Unfortunately, for those cannabis advocates who believed even for a second that marijuana would ever be treated like tomatoes or any other non-intoxicating vegetable, we’re sorry to report that’s just not likely to happen – not if the language of the 420 bills holds any weight with how the issue is shaking out in Washington. Hey, but at least you’ll get back the right to use CBD.
There is hope now that Democrats have back control of the U.S. Hour of Representatives marijuana reform bills will be given the consideration than they have failed to achieve under Republican rule over the past several years. There is actually a bill being put in front of a House subcommittee later this week designed to give banks the freedom to work with cannabis businesses without the risk of federal prosecution. Since marijuana is illegal in the eyes of the federal government, accepting deposits from the sale of marijuana is still considered money laundering.
What makes the banking bill interesting is that it might allow us to see sooner than later just how marijuana reform is going to be embraced by Congress in 2019. Marijuana banking is one of the most highly-supported bipartisan issues right now. If the measure fails to go the distance, there isn’t much hope than anything more comprehensive. Therefore, no support for the banking bill this year means Congress will not be giving America marijuana legalization for Christmas.
But there is more work being done on this issue behind the scenes than ever before. The cannabis industry has started to realize that it has to play ball like the alcohol and pharmaceutical companies if it ever stands a chance of becoming part of the policies coming off of the Hill. There are now a couple of pot lobby groups, one of which is headed up by former House Speaker John Boehner, presently hanging out in Washington with a suitcase full of cash trying to influence Congressional members to get onboard with pot policies, like the 420 measures and the STATES Act.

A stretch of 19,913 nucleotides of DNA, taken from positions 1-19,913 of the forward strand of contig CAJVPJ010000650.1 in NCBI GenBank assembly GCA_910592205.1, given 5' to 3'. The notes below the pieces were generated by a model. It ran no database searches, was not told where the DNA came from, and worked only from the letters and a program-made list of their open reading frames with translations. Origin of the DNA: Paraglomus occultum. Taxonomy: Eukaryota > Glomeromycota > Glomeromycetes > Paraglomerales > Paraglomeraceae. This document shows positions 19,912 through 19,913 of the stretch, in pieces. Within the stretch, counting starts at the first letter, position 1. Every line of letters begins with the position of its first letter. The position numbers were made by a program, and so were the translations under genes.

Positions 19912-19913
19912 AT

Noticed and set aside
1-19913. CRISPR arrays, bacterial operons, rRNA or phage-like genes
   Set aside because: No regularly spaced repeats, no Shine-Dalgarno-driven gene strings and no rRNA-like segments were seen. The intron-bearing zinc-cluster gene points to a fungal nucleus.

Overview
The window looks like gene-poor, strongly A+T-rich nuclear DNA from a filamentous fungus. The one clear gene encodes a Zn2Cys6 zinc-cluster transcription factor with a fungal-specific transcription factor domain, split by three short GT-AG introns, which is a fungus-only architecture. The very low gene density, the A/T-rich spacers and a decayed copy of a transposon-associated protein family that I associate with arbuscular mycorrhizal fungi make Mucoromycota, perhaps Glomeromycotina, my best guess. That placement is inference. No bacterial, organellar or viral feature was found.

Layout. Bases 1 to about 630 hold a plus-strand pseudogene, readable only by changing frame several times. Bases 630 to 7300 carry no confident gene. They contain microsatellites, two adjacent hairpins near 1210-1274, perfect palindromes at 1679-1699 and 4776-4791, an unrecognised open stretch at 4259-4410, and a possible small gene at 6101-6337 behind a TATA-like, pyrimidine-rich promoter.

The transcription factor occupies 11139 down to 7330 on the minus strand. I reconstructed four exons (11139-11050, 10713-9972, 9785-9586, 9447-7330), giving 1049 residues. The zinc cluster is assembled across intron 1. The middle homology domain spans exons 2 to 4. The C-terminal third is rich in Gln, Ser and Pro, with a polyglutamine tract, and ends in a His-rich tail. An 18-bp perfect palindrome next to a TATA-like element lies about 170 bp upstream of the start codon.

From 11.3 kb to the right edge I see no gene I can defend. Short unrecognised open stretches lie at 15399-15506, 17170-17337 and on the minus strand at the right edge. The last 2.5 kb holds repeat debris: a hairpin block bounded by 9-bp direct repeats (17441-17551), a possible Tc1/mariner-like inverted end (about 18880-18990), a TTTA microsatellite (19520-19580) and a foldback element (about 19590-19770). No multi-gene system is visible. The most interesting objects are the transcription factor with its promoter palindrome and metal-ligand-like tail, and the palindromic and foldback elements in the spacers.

In fact, Boehner, a man who opposed marijuana reform throughout his entire political career, said last year that nationwide legalization was on the horizon.
“I used to count votes,” he said. “I know where the votes are, and the votes will be there when the time is right.”
There is also the 2020 presidential election to be taken into consideration. As we pointed out last week, all of the Democratic candidates support bringing marijuana prohibition to a screeching halt. There is even speculation that President Donald Trump will get more in bed with the issue to secure his reelection. All of this noise, however, translates to one significant detail – that marijuana is on the verge of going federally legal at some point within the next couple of years. How it will all go down, nobody knows, but the most logical blueprint for it is the 420 measures.